Arctic Hospital is a non de plume for Wisconsin techno-freak Eric Bray. His debut "Neon Veils" release was issued on a specifically created new electronic off-shoot of Plop Records. Fairly minimal in nature, the album takes a beaten path of mid-tempo beats, along with some intense programming to deliver the goods. After about an hour worth of this stuff, ones head tends to ache somewhat. What I was looking for I suppose is a bit more variety. Beats needed more oomph, while the pieces could use some unexpected twists and turns to tell a more acute narrative. Perhaps Bray is best at putting his specific touches on more ambient side of things, as is evidence with the ensemble The World on Higher Downs.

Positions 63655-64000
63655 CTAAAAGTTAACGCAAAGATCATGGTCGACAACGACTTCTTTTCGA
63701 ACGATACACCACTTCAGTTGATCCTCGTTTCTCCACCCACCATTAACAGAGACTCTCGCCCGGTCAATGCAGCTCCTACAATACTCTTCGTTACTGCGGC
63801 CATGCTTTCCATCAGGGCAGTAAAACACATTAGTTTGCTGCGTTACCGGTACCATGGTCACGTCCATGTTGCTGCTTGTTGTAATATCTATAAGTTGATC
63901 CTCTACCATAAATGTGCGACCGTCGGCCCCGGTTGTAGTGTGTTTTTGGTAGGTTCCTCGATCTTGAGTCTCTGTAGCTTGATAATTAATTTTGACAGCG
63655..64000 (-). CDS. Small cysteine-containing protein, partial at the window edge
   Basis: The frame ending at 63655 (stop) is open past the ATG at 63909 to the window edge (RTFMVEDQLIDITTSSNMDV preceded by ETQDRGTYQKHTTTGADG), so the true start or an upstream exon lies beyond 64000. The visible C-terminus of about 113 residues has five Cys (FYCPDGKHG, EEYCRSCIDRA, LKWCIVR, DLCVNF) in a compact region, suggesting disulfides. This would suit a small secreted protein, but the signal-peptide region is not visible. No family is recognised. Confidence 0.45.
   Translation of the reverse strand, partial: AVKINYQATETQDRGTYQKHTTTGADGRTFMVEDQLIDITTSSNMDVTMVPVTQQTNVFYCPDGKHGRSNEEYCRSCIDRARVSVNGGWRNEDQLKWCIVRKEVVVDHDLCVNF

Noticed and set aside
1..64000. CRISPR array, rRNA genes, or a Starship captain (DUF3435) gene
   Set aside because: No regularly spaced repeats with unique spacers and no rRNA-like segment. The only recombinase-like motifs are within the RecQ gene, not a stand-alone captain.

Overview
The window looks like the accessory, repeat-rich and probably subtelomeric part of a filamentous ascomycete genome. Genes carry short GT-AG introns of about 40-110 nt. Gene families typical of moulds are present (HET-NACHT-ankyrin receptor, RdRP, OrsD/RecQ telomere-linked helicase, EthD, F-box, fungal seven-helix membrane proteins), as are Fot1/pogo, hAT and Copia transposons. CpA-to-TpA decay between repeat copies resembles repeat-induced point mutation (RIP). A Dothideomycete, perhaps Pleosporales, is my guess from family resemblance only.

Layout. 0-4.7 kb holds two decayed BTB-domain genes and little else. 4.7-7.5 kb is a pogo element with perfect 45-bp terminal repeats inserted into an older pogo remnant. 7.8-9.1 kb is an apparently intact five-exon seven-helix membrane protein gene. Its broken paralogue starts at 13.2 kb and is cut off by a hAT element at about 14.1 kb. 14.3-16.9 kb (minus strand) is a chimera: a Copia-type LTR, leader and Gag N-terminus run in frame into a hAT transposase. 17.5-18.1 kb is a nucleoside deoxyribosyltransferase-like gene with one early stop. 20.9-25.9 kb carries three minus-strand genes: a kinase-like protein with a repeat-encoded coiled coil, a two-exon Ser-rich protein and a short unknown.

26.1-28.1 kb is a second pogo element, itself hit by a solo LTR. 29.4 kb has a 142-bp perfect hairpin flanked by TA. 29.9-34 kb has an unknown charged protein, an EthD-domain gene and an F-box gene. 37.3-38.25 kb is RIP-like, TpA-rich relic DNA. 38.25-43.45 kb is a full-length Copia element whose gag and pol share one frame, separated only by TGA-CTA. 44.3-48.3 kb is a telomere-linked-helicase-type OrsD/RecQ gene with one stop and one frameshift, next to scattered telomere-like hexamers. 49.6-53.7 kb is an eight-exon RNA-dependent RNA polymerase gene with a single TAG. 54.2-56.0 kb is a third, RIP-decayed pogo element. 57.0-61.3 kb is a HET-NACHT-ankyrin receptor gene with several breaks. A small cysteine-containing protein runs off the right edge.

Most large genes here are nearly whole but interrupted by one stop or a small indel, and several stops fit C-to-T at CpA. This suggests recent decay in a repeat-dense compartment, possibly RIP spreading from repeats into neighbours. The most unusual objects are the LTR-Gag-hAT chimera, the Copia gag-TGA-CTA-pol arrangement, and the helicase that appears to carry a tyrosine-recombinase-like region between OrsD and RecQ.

German trombonist Conny Bauer has been known to be highly eclectic, while remaining rooted in melodies. While playing in bands such as Zentralquartett and Doppelmoppel, as well as improvising with his brother, trombonist Johannes, he has also on occasion had an opportunity to play solo. Recorded in a span of one October day last year, "Der Gelbe Klang" ["The Yellow Sound"] sees Bauer come out with an album's worth of his latest batch of composed pieces. As melodic as it gets, the album bops through tune after tune of graciously played sounds. For some, the melodies will be key, as Bauer rambles and farts into the mouthpiece, allowing sweet swing to escape from his horn. The others however will appreciate the electronic aspect - as is evident on "Traurige Stimme" - where Bauer makes good use of his Powerbook and some effects to elongate the wave his trombone rides along. Add to this his subtle vocals and you've got yourself very calming piece of music. What surprised me most is Bauer's restraint that is so prevalent in this work. "Der Gelbe Klang" is an amazingly solid record, one that I'll be spinning on a regular basis.